Farming, Physiotherapy and Landcare with Anne Davie

Last updated on 5 August 2015

This talk was one of a series of 17 talks broadcast on South Gippsland community radio station 3MFM during 2014 and 2015 with assistance from a Local History Grant from the Public Records Office of Victoria.

My family has a long association with Phillip Island as my mother was brought here on holiday as a six year old by her parents in 1912. My family holidayed in Cowes after the war and we stayed at Yackatoon Guest House. My grandfather, James Joseph Blake, started the first of the famous New Year’s Eve Parades, and used to teach swimming on the Cowes beach. It was virtually ordained that I should come to live on Phillip Island as my family had such a passion for the place.

When I was 14 we went to stay at Erehwon Guest House, and there I met the owner’s son Bob Davie, when he offered me some bubblegum after a game of tennis. It was the start of our romance.

After I left school I went to University to do Physiotherapy. During the holidays I came to Phillip Island to work as a waitress at Erehwon.

We were married in 1956, the year of the Olympics in Melbourne. We were both just 21. I’d finished my degree and also finished my 12 months practicum. I think I was probably the first professional woman of any kind to live on Phillip Island. But the Phillip Island people didn’t even know what physiotherapy was. Women didn’t work, especially once they had got married, and especially not farmers’ wives. Our lives were taken up with family, cooking a big lunch every day, an evening meal, lots of home baking and helping with milking the cows and feeding the pigs. I went shopping once a week, or goods were brought out on the mail delivery. Nowadays I’m in Cowes sometimes three times a day!

Bob and I were dairy farming when we started out. Bob had worked at dairying with John Gardener of Ventnor, so knew a bit about it. But there was no family history of farming on either side of our families. We learnt a lot from other dairy farmers. The farming community was very strong, though there weren’t many opportunities for socialising. We had herd testing, and there were Better Farming Awards as well.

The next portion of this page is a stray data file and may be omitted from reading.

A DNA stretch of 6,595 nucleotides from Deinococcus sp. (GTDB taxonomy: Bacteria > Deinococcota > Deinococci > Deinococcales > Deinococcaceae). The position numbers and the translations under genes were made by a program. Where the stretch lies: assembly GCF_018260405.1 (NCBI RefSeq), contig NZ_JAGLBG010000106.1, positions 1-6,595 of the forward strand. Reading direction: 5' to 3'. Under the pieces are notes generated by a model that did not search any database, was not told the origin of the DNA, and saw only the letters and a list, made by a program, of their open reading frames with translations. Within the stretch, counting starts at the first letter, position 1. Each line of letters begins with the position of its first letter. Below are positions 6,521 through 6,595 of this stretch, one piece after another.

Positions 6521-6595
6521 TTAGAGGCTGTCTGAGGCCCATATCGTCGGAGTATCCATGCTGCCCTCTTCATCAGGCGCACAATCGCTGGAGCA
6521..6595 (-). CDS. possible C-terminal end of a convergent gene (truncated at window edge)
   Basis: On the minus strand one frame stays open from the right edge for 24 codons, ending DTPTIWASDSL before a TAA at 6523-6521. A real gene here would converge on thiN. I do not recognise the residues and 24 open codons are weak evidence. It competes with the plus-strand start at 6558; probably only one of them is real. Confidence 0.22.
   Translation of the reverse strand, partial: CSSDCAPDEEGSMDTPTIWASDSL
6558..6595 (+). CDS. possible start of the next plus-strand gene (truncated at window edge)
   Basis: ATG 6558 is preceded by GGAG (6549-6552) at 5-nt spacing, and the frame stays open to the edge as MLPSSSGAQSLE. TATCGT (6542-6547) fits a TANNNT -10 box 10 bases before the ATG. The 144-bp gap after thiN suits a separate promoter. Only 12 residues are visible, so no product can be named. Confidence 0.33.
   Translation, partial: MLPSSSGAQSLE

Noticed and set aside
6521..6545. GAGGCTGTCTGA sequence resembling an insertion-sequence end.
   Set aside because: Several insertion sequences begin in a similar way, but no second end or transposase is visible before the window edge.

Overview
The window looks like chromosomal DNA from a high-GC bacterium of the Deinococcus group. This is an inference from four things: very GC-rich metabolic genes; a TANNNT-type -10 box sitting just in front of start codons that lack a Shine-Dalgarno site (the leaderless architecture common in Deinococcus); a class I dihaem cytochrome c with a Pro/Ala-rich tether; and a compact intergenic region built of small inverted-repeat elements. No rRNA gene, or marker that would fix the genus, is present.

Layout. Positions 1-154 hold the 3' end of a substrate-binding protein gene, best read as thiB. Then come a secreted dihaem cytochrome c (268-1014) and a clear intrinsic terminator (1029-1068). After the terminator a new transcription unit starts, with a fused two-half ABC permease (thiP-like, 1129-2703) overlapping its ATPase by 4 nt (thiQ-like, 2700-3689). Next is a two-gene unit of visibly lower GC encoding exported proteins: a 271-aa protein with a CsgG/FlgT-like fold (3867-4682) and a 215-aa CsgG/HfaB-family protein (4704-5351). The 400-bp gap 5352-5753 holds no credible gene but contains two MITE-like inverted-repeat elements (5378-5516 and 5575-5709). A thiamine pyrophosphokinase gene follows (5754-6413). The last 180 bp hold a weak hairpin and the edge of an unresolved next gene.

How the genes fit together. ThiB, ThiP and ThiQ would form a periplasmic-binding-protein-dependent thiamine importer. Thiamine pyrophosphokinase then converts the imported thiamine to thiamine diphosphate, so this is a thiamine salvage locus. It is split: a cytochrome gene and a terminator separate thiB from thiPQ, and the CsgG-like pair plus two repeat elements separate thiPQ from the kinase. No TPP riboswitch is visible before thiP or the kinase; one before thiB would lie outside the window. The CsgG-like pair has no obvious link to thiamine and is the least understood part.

But there wasn’t much technical information about. We had a lot of swamp ti-tree and when we contacted the Department of Agriculture about it in the 1950s, they told us to plough it all in. We learnt later that that was the worst thing to do! That was long before the computer era – now there is so much information. But then farmers were very conservative about change. The current generation of farmers are much more innovative, which is really the only way to survive.

We had 80 acres at first, called “Bimbadeen”, which is Aboriginal for “Place of good View”. We were dairy farmers until 1968. We’d separate the cream which the Archie’s Creek Butter Factory truck collected, and we raised pigs on the milk. Eventually farms next door started selling up and the farmers moved into Cowes, so by 1975 we had 360 acres.

We decided to go into beef cattle in 1968 and started with Brangus, which are a cross between Brahmans and Angus. We found the best mix was 3/8th Brahman and 5/8th Angus. By 1980 we’d changed to just Angus, and that’s the breed we still have. Our product is branded “Gippsland Natural”. We have worked hard to make our property sustainable and our husbandry methods sensitive.

I did an Environmental Management System certificate that allowed us to reach the ISO 1400 compliant universal benchmark for being an environmentally sustainable farm. Our commercial brand is “Enviromeat” which is sold to selective restaurants in Melbourne. Everything now is monitored – water independence, solar use, padded yards and lots of methods used to reduce the stress to the cattle. Bob transports them himself. We take animal welfare seriously. Everything is computer recorded, included the genetics of each animal, the machinery records, solar usage on pumps and water conservation.

 It takes less time to fatten our animals because they are genetically selected to be strong. They take 14 months only from calving to sale. Bob and our son Ritchie frequently weigh animals to see how they’re thriving.

We grow all our own feed – silage and hay, and some crops. After the cattle have grazed the crops down the remaining plant is mulched. We use minimal chemical fertiliser. With cropping we first grow legumes that pull in nitrogen from the atmosphere. Then we plant deep-rooted crops that store carbon in the soil. Our farm is now carbon neutral.

One innovative thing we did on the farm was to divide the big paddocks into 5 acres surrounded by rows of indigenous trees, and we’d move the cattle every two days. We found this was economical on feed and the cattle did better as they were so sheltered. All our animals pass Meat Standards Australia as we do not use hormones or nasty chemicals.